Systemic lupus erythematosus (SLE) is a prototypic autoimmune disease characterized by the production of antibodies to components of the cell nucleus in association with a diverse array of clinical manifestations. Because SLE is a disease of unknown aetiology, classification criteria have been devised:
Revised Classification Criteria (1982) for Systemic Lupus Erythematosus
- Malar rash
- Discoid rash
- Oral ulcers
- Arthritis (non-deforming polyarthritis)
- Serositis (pleuritis and/or pericarditis)
- Renal disorder (proteinuria >0.5 g/day or cellular casts)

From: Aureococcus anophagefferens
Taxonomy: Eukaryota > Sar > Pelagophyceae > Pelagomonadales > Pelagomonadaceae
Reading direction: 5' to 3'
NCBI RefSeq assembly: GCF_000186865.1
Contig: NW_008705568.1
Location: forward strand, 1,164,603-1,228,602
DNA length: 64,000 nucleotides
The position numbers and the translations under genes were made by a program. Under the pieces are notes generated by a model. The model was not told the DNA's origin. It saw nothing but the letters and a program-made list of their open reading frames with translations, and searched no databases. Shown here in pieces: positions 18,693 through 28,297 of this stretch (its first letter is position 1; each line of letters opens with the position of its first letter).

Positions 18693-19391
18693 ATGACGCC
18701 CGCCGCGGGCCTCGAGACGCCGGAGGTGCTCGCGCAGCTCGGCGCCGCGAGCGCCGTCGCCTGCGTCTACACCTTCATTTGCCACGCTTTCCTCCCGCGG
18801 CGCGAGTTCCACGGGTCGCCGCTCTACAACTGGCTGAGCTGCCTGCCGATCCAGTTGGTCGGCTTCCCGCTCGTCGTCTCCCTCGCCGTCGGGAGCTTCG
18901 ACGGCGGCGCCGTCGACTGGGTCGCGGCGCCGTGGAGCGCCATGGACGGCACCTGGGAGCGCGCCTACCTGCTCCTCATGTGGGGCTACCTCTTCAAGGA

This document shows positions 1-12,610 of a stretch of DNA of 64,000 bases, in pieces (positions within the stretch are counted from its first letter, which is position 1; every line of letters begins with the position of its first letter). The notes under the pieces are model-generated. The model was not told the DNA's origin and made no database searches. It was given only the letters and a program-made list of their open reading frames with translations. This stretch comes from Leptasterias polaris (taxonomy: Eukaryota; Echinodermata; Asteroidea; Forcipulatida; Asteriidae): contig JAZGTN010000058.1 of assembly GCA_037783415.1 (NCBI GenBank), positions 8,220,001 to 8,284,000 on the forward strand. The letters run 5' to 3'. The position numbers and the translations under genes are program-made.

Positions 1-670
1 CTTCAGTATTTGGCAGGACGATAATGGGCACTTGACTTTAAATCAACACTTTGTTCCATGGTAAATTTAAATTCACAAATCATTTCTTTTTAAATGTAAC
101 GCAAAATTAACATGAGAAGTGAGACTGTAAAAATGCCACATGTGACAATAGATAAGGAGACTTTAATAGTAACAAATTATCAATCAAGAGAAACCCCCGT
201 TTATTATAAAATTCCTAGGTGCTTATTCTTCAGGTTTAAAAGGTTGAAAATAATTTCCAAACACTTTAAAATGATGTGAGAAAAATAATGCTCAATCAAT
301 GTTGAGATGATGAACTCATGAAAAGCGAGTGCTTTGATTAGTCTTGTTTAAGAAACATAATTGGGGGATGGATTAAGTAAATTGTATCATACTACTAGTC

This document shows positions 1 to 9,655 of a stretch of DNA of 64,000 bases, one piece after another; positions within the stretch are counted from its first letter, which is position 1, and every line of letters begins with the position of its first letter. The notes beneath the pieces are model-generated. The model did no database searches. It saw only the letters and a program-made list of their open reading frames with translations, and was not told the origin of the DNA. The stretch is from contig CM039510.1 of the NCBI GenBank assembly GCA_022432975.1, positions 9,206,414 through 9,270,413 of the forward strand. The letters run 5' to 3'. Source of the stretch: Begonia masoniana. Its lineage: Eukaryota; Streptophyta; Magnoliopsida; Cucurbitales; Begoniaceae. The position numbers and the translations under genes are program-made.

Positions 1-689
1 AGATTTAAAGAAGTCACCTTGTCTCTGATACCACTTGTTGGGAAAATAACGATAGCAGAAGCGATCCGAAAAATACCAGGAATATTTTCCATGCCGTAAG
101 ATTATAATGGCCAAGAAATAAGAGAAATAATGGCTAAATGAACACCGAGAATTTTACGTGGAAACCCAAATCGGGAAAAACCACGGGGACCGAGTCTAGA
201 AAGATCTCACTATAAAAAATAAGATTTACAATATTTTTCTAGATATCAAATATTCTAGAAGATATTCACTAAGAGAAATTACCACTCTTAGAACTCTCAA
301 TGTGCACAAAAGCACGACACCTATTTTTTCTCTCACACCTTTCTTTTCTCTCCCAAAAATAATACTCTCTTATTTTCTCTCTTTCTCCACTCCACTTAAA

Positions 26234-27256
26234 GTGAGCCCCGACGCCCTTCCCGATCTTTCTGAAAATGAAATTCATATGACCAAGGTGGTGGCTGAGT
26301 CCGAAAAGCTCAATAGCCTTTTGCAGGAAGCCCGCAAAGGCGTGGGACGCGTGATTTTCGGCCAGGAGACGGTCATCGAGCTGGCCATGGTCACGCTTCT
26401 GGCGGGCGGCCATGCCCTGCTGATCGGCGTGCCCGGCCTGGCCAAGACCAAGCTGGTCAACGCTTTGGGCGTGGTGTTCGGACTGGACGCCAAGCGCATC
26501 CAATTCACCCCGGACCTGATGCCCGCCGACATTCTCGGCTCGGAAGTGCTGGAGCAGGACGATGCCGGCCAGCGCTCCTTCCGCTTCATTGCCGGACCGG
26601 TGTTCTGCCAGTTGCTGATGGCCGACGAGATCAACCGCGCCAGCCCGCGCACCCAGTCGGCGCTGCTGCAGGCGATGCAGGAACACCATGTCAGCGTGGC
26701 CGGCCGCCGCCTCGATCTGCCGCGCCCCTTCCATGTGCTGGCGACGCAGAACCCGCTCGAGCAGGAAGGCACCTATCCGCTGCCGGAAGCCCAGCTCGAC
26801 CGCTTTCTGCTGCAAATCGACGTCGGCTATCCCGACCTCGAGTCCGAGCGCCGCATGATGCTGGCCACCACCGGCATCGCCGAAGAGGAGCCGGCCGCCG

- Neurologic disorder (psychosis and/or seizures)
- Haematologic disorder (leukopaenia or lymphopaenia/haemolytic anaemia/thrombocytopaenia)
- Immunologic disorder (anti-DNA/anti-Sm/LE cell/false-positive STS)
- Antinuclear antibody
- Diagnosis: four of eleven criteria should be fulfilled at the same time or in succession.
Virtually all organ systems are involved, and the disease is sufficiently complex that two patients may share no clinical findings yet both satisfy criteria for the diagnosis of SLE. Individual patients tend to have a consistent clinical picture and generally accumulate more findings over time. The joints, skin and blood are affected in 80-100% of patients; the kidneys, CNS and cardiopulmonary system in over 50%.